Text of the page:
INDEPENDENT NEWS

Collins Comments

Published: Tue 16 Dec 2003 09:47 AM
Collins Comments
Judith Collins MP for Clevedon
Police clean up Papakura Papakura Police have been under the spotlight recently for their scheme letting young lawbreakers carry out monitored community work, such as picking up rubbish, instead of going to court. Youth offenders are required to wear orange jackets. One non-resident lawyer has opposed the scheme, saying that making them wear the jackets is humiliating and a violation of their human rights. The orange jackets are required by OSH rules! The Papakura youth diversion scheme was voluntary and run with the full co-operation and permission of the parents of the youths. In my opinion, the police should be congratulated for trying to think outside the square and help those who might otherwise become another statistic in our over-burdened youth court system Early intervention can sometimes make a huge difference for young offenders, and the short, sharp attention tha
Website On my website, http://www.judithcollins.co.nz is a survey asking for feedback on several issues that are important to my new role within the National Party. These include crime, the Treaty of Waitangi, immigration and defence. Please take the time to visit my website and answer the brief questions.
Agent Orange Late November and this month saw a Parliamentary Health Select Committee finally address the issue of Agent Orange. This is an issue that I have worked for since I was given an original US Army map that Colonel John Masters brought back from Vietnam. The map indicated some areas of defoliation - or spraying with Agent Orange, Blue or White. The committee heard submissions from veterans giving evidence that New Zealand defence personnel were exposed to Agent Orange and other defoliants during the Vietnam War. This followed the Reeves Inquiry and the McLeod Inquiry which were set up to look at the health effects of Agent Orange on our Vietnam Veterans and their children. The most damning indictment of those reports has come from the Ministry of Defence files. The files show that there were well over 300 incidences of our troops being in areas that had recently bee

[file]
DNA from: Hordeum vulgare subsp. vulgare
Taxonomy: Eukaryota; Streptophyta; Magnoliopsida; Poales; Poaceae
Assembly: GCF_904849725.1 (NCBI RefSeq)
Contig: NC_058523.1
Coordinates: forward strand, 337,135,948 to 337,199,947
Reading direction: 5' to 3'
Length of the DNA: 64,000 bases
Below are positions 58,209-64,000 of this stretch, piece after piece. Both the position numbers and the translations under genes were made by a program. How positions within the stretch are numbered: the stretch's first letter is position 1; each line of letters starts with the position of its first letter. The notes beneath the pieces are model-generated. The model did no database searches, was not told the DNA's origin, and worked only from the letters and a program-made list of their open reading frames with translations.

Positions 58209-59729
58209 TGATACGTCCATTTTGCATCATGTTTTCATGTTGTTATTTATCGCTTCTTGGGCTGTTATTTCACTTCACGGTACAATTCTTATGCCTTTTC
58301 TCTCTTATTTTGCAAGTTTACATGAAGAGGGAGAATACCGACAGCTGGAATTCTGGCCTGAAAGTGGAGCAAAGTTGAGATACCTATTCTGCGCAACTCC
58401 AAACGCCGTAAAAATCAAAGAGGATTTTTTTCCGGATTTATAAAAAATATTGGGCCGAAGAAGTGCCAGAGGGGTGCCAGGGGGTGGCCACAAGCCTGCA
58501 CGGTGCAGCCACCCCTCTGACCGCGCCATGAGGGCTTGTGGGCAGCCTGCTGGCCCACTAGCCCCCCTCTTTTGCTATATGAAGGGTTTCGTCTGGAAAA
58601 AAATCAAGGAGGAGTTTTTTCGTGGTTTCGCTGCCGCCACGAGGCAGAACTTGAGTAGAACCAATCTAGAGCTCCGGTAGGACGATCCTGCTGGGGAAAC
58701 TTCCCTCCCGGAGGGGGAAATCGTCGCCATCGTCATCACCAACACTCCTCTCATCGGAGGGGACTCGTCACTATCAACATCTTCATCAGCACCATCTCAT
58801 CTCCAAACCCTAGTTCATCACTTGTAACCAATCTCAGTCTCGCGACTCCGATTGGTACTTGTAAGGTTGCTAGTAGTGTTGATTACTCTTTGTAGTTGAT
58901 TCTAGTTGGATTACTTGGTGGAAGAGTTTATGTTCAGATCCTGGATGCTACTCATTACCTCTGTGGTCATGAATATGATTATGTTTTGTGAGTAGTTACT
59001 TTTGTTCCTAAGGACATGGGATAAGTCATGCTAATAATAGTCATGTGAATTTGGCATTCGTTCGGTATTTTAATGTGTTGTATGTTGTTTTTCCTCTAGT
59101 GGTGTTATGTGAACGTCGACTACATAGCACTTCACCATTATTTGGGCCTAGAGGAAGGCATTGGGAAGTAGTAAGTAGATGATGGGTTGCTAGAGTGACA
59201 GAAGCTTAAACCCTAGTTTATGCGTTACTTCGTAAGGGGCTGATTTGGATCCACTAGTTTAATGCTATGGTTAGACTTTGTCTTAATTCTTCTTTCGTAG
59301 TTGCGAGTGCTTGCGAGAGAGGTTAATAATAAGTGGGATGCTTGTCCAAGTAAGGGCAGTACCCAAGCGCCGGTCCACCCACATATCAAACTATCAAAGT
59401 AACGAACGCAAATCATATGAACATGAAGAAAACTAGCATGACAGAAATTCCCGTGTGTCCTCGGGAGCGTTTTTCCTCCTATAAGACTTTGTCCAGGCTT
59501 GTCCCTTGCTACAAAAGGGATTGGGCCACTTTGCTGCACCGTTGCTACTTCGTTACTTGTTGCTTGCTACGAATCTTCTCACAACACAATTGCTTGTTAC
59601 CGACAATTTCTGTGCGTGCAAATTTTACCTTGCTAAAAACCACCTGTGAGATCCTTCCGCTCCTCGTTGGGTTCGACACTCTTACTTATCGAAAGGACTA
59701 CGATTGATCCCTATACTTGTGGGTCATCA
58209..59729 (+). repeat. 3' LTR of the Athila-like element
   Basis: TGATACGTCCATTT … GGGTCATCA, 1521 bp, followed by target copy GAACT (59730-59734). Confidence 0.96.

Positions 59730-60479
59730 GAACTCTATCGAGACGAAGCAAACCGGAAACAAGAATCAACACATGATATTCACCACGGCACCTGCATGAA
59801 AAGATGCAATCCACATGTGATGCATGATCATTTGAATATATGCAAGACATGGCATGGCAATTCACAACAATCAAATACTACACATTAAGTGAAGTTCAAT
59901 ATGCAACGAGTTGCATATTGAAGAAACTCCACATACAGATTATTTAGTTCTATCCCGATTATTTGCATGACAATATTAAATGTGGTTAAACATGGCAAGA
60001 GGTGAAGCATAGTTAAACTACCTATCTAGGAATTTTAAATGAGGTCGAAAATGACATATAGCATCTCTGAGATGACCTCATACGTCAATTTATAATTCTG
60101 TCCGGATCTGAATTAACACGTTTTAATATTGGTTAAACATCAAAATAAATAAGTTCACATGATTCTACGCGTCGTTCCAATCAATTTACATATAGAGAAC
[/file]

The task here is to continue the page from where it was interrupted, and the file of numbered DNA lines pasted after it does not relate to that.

It was particularly disturbing for the veterans to hear the Ministry of Health and the Department of Veterans Affairs still standing by the reports although Veterans Affairs did acknowledge concerns. The McLeod report, in particular infuriated veterans. It was completed in 2001 and held by the government for 14 months before it was released - causing many to speculate on why it was released at all. Last week the Ministry of Defence told the Select Committee that the information had been in two unclassified files all along and that they could find no evidence that these files had ever been reviewed. All these years, the Veterans and their families have virtually been told that they were lying. It's very clear that they weren't.
I asked many veterans about their experiences in Vietnam and also on their return to New Zealand. Overwhelmingly, the behaviour of those protesters who spat at them and called them "baby killers", "murderers" and the negative attitude of many civilians had the most lasting psychological effects. One man struggled to tell us of his parents receiving a dead rat in the mail - with a note suggesting that that was to be their son's fate. I think it is about time that the Prime Minister, who is always so keen on apologizing for past wrongs, apologized to our Vietnam veterans for some of the past wrongs done to them. It wasn't until 1998 that the Veterans were officially welcomed home - and that meant a lot to many.
Merry Christmas and a happy New Year. I trust that you will all have a wonderful holiday break, take some time to relax and spend lots of time with your family - I certainly intend to do just that.

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